Four months after The Guardian and other European media outlets revealed the world's leading carbon credit certifier sold worthless offsets to major corporations, the head of Washington-based Verra has stepped down.
"I am writing to let you know that after nearly 15 fantastic years as the CEO of Verra, I have decided to step down," Verra's CEO, David Antonioli, wrote in a LinkedIn post last week. He's leaving the role after dominating the multi-billion dollar carbon offset market for years and certifying over a billion dollars in credits through its verified carbon standard (VCS).
Antonioli expressed gratitude towards the current and past employees and was proud of Verra's accomplishments as the world's leading standard-setter for climate action and sustainable development. He did not give a reason for his abrupt departure.
Antonioli's exit comes four months after The Guardian, German weekly Die Zeit, and SourceMaterial, a non-profit investigative journalism organization, revealed a damning report on how Verra approved tens of millions of dollars of worthless offsets to Disney, Shell, Gucci, and other big corporations.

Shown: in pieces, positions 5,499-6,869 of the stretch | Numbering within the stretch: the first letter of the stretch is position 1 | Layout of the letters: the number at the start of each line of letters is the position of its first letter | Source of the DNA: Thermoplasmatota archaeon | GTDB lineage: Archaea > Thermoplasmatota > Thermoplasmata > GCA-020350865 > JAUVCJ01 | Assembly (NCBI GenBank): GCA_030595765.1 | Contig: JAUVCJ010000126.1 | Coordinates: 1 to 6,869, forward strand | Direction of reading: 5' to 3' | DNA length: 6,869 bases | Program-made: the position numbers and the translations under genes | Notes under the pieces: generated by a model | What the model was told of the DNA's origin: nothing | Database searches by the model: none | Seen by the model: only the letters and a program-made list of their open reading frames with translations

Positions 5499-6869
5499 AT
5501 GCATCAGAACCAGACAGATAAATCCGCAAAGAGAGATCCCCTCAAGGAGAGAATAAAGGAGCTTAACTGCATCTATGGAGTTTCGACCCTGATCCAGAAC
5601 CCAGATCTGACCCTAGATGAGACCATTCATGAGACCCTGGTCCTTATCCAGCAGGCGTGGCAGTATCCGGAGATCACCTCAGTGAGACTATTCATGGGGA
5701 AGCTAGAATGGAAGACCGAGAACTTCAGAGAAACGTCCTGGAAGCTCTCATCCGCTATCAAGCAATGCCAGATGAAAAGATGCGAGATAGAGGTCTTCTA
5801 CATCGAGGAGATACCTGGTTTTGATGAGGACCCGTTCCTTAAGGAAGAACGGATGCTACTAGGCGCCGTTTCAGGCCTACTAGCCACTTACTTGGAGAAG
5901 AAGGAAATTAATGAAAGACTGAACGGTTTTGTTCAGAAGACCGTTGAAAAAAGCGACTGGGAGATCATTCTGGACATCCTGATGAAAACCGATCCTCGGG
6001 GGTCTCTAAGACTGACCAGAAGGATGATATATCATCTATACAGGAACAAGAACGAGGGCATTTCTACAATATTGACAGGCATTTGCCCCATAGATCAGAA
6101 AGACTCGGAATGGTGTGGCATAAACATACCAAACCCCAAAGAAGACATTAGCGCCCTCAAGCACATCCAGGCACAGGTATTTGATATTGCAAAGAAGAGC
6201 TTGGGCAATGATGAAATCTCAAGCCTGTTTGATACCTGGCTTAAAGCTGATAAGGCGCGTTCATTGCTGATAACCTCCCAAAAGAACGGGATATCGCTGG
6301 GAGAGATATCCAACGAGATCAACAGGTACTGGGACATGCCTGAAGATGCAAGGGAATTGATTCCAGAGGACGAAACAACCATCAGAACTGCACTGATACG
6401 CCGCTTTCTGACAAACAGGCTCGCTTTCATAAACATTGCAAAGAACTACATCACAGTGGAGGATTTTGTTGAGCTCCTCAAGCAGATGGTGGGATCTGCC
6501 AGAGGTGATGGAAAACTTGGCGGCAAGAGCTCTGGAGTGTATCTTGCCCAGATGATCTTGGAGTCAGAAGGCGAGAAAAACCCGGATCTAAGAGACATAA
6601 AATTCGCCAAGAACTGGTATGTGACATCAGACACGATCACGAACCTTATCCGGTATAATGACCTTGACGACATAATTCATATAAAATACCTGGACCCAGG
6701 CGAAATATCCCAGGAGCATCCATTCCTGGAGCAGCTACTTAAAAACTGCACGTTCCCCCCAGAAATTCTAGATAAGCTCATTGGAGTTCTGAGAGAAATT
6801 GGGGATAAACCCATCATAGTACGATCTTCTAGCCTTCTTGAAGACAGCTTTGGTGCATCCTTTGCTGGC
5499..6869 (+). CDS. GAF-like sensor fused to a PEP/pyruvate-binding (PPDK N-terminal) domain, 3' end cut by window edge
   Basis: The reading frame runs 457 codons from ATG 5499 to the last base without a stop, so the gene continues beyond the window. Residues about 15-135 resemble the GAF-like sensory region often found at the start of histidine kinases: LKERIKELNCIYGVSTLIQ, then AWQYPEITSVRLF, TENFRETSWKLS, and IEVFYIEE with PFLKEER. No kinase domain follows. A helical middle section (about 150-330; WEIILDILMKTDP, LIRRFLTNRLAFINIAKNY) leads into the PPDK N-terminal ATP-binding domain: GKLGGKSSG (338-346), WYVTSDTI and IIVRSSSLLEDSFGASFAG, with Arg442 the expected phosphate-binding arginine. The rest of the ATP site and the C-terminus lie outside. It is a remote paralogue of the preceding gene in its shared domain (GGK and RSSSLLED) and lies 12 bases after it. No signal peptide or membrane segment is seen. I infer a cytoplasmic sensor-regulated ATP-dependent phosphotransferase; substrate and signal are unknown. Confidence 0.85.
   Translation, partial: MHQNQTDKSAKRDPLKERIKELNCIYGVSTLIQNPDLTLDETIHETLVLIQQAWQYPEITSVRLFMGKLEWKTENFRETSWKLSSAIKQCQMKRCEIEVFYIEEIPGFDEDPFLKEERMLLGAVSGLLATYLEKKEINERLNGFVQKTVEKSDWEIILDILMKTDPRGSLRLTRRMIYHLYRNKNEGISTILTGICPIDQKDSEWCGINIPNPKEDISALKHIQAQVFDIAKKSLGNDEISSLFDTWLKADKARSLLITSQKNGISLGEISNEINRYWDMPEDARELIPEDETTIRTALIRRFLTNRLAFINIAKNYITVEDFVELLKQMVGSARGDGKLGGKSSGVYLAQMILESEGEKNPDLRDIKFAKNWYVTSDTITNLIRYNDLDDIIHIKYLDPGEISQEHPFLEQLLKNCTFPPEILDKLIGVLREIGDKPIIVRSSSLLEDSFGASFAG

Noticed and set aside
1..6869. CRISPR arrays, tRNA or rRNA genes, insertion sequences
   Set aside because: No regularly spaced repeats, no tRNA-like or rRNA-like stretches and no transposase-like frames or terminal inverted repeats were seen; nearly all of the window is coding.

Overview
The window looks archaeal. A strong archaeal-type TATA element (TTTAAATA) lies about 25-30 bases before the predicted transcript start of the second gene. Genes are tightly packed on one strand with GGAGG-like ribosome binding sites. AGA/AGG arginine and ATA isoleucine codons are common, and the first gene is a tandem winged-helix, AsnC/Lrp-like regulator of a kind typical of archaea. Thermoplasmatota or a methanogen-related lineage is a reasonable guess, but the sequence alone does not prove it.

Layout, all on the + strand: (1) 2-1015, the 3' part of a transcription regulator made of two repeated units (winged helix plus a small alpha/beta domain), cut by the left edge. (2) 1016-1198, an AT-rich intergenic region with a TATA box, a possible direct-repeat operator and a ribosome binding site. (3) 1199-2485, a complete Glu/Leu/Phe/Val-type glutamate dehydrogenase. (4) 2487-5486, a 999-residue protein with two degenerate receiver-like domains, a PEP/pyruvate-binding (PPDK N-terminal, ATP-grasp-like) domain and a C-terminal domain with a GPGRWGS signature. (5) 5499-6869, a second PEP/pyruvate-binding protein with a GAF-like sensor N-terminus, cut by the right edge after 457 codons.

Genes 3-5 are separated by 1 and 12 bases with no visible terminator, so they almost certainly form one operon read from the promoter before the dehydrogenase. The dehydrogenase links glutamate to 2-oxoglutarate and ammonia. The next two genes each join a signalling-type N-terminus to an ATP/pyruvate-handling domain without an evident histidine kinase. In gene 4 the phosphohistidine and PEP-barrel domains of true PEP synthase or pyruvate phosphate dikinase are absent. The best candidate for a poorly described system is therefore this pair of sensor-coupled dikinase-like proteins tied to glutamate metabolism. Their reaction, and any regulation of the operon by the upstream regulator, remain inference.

The report found Verrra issued "phantom credits" to major corporations that don't represent genuine carbon reductions. Some corporations purchased these fraudulent credits and labeled their products as "carbon neutral."
Days after The Guardian's report in January, Antonioli rejected the findings, calling them "outlandish claims" and heavily defended Verra's certification of carbon credits. But after all that, Antonioli is still stepping down.
Meanwhile, "Some firms are moving away from offsetting-based environmental claims, such as Gucci, which has removed a carbon neutrality claim from its website that heavily relied on Verra's carbon credits," The Guardian said.
Diego Saez Gil, the CEO of Pachama, a carbon offsetting firm, said Verra should update its programs to improve the company's integrity. He told The Guardian:
"This is a pivotal moment for carbon markets. In order to scale the critical funding required for carbon sequestration at a planetary scale, we must ensure integrity, transparency, and real benefits for local communities and biodiversity. A new generation of innovative players is collaborating with standard bodies, academics, corporates, and communities, creating a new era of carbon markets that gives me hope."
Despite having previously purchased "worthless" carbon offsets, companies such as JPMorgan, Disney, and BlackRock continue their ESG commitments. In particular, JPMorgan pledged hundreds of millions of dollars to purchase credits for carbon removal.
Insiders have spoken up about the murky ESG industry. Take, for example, an insider who told Bloomberg in 2021 that TotalEnergies SE orchestrated a "carbon-neutral" liquified natural gas shipment with China National Offshore Oil Corp on math that was "guesswork" and involved lots of "googling."
Recall Elon Musk tweeted one year ago, "ESG is a scam. It has been weaponized by phony social justice warriors."
As we noted earlier this year, "Carbon Credits Are The Biggest Scam Since Indulgences... How You Can Avoid Being Fleeced."